Whiskey Review Round Up: Wild Turkey - The Whiskey Wash

Whiskey Review Round Up: Wild Turkey

Editor’s Note: These whiskeys were provided to us as review samples by Wild Turkey. This in no way, per our editorial policies, influenced the final outcome of this review.

Wild Turkey has been in good hands since Jimmy Russell joined as Master Distiller in 1976. Together with his son, Eddie, Wild Turkey has been pumping out lots of new and exciting whiskies for its product line. Wild Turkey Longbranch, a collaboration between Hollywood actor Matthew McConaughey and the Russells, is a prime example of that in recent times.

While rules are meant to be broken, the whiskey world has a few limitations and standard rules, which seem to be broken more often than not in recent years. Wild Turkey Longbranch is one such bourbon that breaks the rules by using a mesquite charcoal filtering method. McConaughey summed up the collaboration, stating;

Longbranch, in its simplest form, is an extended hand, inviting a friend into your family, so the branch that was extended to me from the Russells was a long one, one that reached from Kentucky to Texas and back again. I offered the Mesquite from my great state to add to their legendary Kentucky whiskey and together we made Longbranch.”

Eddie Russell continues as well to make his mark in his father’s footsteps. The third installment of the Master’s Keep series, Master’s Keep Revival, is a hit for bourbon fans. Eddie not only puts his own stamp on things, but he also loves paying tribute to his father and the history of Wild Turkey as well. Such care and thoughtfulness is evident in every drop.

As Wild Turkey produces higher end offerings, it still has plenty of expressions as well at more affordable pricing. Whereas the Master’s Keep Rival goes for about $150, both the Longbranch and Rare Breed go for about $40. Wild Turkey Rare Breed is, quite frankly, a steal.

While we have reviewed the Wild Turkey Longbranch, Rare Breed, and Master’s Keep Revival before, below is a new refresher of each of the whiskies. It is also quite interesting to taste them against one another as an exploration of the range this distillery has created beyond its basic 101 offerings.

Wild Turkey Longbranch (image via Wild Turkey)

Tasting Notes: Wild Turkey Longbranch

Vital Stats: 43% ABV (86 proof); Kentucky straight bourbon filtered through Texas mesquite charcoal; 750mL; $40.

Appearance: Marigold/medium amber.

Nose: It is hot on the nose for an 86 proof, more so like acetone or lemon nail polish remover. The harshness then dissipates revealing cinnamon French toast. I also get something I am going to call, “Texan twang.” Maybe it is the mesquite charcoal, but it’s a strong southern musk.

Palate: The first thing I notice is the oak and a strange bitterness. Moving on, there is a lot of French vanilla and spiciness from nutmeg, allspice, and other baking spices. The mouthfeel is quite creamy. The profile is fruity with cherry and orange. Oddly enough, this is a great breakfast whiskey, as it tastes like syrup covered pancakes. I get a lot of star anise in the aftertaste, but it isn’t strong, just noticeable.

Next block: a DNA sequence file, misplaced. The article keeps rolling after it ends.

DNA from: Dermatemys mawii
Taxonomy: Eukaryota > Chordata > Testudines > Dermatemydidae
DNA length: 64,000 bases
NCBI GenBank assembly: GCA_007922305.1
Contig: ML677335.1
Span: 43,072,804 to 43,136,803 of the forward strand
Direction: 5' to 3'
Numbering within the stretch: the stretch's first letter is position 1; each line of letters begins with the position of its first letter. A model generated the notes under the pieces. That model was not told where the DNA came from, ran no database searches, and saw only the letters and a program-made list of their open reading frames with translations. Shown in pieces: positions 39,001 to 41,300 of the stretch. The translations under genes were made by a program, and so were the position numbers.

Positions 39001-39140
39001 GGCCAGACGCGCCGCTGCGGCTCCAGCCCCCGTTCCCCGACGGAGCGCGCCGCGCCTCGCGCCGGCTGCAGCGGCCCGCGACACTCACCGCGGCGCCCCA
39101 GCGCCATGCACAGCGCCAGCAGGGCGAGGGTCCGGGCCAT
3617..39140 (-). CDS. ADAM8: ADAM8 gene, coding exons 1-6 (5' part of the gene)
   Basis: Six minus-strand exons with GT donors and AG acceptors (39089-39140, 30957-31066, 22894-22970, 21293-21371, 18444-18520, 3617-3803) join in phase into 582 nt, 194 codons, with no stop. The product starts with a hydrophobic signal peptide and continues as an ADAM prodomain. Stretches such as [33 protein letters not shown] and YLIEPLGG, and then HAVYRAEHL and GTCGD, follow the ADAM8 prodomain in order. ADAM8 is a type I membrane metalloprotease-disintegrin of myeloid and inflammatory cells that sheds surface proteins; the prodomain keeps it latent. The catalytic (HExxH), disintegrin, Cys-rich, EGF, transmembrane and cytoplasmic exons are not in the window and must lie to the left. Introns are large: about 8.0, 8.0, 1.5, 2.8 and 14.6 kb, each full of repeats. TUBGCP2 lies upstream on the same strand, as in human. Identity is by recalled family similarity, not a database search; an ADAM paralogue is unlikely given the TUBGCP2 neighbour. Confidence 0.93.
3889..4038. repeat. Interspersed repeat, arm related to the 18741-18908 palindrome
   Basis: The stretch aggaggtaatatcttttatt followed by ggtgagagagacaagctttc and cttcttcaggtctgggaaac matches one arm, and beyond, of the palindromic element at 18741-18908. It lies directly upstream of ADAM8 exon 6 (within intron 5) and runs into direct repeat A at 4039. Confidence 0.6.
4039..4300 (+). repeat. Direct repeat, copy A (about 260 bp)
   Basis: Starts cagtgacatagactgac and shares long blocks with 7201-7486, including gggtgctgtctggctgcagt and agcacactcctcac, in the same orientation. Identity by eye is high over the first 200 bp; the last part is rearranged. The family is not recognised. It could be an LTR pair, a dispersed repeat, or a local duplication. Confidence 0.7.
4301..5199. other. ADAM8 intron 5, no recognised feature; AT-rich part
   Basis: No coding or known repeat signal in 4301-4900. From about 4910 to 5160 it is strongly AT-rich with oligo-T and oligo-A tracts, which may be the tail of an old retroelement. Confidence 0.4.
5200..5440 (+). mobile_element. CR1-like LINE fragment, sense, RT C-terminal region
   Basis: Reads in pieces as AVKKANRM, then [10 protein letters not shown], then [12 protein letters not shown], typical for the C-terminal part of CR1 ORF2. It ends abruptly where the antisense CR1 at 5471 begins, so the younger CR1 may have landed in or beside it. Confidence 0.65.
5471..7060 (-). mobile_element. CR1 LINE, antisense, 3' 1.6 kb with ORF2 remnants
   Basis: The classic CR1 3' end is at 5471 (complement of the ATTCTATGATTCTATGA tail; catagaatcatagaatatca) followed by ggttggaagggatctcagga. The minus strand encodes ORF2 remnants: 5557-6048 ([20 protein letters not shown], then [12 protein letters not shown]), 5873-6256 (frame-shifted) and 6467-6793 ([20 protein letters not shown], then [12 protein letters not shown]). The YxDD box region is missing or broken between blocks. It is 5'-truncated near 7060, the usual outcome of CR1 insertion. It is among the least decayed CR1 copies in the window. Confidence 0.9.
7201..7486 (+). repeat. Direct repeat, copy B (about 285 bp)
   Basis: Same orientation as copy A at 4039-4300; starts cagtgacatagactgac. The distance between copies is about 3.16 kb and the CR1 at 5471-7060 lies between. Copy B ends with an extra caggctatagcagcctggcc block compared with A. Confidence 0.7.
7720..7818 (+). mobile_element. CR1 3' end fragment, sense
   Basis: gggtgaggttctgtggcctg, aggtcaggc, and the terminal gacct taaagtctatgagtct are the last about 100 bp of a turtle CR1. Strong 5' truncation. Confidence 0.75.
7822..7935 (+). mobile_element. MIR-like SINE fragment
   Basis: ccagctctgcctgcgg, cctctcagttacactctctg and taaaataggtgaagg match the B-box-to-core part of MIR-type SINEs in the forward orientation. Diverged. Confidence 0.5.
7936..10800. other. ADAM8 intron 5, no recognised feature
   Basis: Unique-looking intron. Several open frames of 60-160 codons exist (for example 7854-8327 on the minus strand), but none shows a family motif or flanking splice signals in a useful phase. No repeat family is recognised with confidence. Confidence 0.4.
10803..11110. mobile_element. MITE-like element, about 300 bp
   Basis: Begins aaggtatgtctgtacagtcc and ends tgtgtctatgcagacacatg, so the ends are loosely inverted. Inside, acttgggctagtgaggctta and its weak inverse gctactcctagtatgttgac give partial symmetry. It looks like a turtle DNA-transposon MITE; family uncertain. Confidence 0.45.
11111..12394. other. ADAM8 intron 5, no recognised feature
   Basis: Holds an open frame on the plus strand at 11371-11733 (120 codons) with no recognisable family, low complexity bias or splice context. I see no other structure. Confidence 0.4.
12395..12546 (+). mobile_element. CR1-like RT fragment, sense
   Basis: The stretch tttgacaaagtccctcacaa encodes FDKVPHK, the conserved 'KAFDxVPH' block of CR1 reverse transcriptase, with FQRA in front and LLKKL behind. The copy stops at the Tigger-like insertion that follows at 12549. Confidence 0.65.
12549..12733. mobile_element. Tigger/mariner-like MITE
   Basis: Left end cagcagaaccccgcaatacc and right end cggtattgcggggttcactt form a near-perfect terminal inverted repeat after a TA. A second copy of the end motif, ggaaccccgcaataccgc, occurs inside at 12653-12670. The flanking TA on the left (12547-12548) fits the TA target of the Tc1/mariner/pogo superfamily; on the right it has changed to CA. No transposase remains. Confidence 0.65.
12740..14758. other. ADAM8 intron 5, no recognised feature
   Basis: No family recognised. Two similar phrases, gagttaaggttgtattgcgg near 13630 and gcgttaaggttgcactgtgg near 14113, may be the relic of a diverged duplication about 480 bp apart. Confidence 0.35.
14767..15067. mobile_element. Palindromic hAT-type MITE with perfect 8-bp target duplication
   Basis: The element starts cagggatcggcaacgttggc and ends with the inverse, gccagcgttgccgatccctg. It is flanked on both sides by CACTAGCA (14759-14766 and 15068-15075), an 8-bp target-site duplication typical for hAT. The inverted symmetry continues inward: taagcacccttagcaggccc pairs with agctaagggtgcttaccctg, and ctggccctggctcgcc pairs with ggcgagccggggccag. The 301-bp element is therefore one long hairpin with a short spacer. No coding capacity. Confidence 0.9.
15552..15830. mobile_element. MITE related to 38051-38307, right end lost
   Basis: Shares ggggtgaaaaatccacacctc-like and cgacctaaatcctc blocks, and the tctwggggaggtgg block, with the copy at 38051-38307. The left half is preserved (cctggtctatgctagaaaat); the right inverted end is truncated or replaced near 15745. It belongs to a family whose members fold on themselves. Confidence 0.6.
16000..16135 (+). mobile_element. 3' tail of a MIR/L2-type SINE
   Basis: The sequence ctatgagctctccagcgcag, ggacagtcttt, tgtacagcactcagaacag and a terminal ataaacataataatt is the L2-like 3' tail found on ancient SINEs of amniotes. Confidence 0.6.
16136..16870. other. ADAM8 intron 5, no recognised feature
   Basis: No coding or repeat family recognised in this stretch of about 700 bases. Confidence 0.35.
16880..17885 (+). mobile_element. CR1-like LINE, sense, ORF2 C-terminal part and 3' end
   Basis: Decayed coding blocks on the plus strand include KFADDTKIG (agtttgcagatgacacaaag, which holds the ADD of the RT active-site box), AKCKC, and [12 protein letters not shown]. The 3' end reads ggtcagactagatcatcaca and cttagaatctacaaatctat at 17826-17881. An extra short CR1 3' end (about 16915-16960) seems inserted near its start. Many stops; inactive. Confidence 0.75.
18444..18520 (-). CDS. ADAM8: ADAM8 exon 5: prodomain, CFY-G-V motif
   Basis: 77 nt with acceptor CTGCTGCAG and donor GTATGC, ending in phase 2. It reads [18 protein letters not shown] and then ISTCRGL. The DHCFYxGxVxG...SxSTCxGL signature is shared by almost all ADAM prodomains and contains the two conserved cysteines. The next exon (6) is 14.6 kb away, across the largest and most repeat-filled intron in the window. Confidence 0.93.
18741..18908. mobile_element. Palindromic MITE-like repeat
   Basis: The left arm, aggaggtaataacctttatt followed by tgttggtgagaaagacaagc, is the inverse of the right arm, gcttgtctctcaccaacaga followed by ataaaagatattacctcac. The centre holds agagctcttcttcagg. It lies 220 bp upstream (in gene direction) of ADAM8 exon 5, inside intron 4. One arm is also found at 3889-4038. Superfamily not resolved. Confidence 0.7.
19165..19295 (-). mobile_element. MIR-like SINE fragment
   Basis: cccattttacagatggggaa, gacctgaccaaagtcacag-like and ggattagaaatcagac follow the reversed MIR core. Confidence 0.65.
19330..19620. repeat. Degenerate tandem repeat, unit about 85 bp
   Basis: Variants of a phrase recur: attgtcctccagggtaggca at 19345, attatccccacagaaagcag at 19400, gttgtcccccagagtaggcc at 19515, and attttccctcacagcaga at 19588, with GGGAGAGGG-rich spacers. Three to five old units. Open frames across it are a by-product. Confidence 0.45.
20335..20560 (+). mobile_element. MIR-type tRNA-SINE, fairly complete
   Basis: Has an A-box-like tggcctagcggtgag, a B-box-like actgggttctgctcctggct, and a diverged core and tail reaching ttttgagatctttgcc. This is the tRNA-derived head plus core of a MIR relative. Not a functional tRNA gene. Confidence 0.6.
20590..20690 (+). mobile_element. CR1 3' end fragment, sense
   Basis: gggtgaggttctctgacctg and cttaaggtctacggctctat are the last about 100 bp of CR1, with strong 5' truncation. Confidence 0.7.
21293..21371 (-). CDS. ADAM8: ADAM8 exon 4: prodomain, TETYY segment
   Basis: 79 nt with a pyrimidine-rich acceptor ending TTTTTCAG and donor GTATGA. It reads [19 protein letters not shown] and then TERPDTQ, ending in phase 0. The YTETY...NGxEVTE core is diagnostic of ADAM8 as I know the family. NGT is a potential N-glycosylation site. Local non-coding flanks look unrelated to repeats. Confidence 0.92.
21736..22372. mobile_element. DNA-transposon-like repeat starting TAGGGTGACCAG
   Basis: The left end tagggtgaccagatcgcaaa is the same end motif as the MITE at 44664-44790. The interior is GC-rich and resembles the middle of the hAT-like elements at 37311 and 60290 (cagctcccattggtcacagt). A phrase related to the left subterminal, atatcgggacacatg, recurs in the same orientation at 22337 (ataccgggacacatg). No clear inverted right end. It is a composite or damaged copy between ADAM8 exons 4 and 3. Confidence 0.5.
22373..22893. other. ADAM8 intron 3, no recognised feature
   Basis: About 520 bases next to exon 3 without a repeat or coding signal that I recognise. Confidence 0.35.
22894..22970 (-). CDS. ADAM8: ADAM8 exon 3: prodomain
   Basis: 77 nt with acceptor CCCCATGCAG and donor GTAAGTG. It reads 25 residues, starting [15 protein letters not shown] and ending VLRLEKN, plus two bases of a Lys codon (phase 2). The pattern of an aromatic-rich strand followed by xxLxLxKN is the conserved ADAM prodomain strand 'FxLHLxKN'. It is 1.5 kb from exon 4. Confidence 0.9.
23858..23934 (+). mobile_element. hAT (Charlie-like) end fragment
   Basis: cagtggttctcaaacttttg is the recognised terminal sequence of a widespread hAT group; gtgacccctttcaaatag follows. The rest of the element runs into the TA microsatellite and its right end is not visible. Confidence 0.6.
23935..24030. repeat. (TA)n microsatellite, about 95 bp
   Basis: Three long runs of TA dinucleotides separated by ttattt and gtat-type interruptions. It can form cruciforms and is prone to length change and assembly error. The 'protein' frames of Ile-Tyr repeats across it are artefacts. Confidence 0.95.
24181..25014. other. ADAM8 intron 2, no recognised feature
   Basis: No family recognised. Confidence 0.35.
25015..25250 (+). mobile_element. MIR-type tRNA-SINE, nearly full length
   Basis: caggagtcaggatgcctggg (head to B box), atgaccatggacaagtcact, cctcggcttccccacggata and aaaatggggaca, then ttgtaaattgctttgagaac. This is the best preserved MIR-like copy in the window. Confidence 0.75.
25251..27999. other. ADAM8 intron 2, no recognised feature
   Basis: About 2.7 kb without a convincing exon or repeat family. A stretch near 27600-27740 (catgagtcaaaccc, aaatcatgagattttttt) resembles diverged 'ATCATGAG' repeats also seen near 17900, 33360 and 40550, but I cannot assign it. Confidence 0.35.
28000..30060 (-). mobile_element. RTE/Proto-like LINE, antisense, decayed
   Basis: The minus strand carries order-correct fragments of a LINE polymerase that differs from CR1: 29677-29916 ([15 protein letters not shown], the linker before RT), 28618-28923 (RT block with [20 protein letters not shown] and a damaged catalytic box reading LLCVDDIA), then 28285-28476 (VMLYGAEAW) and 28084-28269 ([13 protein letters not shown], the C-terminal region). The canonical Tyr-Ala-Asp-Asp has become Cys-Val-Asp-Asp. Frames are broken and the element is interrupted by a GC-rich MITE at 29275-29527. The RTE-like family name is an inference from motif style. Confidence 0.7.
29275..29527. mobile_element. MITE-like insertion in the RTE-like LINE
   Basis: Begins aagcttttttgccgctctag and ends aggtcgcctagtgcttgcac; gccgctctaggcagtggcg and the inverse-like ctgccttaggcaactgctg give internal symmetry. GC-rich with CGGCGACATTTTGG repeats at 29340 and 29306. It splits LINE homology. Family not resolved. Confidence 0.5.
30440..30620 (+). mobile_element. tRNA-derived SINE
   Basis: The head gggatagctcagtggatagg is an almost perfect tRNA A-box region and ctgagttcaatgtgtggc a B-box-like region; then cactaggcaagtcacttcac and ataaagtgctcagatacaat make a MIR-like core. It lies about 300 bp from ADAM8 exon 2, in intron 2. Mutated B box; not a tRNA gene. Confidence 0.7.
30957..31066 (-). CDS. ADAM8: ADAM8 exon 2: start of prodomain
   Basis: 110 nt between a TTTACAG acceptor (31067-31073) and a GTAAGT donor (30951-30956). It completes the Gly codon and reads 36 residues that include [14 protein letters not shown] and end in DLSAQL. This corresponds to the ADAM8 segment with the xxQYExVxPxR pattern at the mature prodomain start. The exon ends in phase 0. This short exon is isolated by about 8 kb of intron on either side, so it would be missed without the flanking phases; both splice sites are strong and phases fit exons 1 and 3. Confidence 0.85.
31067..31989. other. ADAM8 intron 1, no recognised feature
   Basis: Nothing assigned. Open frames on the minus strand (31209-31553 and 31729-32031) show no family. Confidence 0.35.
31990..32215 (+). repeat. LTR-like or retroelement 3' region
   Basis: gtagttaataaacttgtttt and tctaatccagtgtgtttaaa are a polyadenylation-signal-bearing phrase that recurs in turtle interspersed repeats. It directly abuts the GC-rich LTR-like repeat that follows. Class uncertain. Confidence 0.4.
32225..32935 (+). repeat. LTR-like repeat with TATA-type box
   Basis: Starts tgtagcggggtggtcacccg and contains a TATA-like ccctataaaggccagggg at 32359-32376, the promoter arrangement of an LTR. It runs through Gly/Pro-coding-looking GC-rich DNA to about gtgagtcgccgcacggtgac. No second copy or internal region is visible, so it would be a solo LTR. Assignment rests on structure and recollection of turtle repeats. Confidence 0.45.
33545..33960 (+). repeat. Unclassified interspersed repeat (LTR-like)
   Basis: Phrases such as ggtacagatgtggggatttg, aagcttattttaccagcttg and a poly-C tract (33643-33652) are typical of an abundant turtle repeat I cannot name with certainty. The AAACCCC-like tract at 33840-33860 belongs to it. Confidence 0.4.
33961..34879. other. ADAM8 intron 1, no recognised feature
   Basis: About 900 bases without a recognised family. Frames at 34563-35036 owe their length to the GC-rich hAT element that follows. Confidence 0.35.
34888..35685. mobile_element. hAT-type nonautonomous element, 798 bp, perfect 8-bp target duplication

Final Thoughts: I had to taste the Longbranch on multiple separate occasions to make sure my palate wasn’t compromised, but I can’t get away from the bitterness I taste in the whiskey. It does disappear eventually, and once it does, the rest of the flavor profile is enjoyable. The Longbranch is approachable and easygoing.  

Score: 3.5/5

Tasting Notes: Wild Turkey Rare Breed

Vital Stats: 58.4% ABV (116.8 proof); Barrel strength Wild Turkey Kentucky straight bourbon; 750mL; $40.

Appearance: Dark mahogany.

Nose: Careful here; the nose comes off high octane more so than the actual proof suggests. Warm toffee and brown sugar provide the sweet notes. Black cherry stands out for the fruit notes, but there is also a tangy or sour note.

Palate: The mouthfeel is light and oily. The Rare Breed is warming and spicy with cinnamon, ginger, and allspice. Vanilla and almond extracts also permeates the bourbon. Pipe tobacco finishes the palate off.

Final Thoughts: For the price point, you cannot go wrong with the Rare Breed. This one just stands out amongst the others, and I think it’s a bottle that everyone should add to their home bar. The warming spice and flavor profile are very rich and will make you feel all nice and tingly. It’s nothing like Wild Turkey 101, and no one should turn their noses up at this expression.

Score: 4.5/5

Tasting Notes: Wild Turkey Master’s Keep Revival

Vital Stats: 50.5% ABV (101 proof); Wild Turkey Kentucky straight bourbon aged 12 to 15 years before finished in a 20-year-old Oloroso sherry cask; 750mL; $150.

Appearance: Rust/mahogany.

Nose: It starts off pungently sweet with vanilla and cherry similar to cough syrup. Oak and acetone are very low key.

Palate: Despite the sweetness, there is a saltiness mixed with the cherry. Toasted nuts and coconut chips mix with raisin like a nice trail mix. Although the oak on the Master’s Keep Revival is minimal, the char is pronounced. The finish is grassy.

Final Thoughts: I think the Master’s Keep Revival could benefit from a higher proof, but it is still a nice whiskey. I was expecting something more. For rye lovers, I definitely recommend it, but for Oloroso sherry finished lovers like myself, it may not be whiskey you are looking for.

Score: 4/5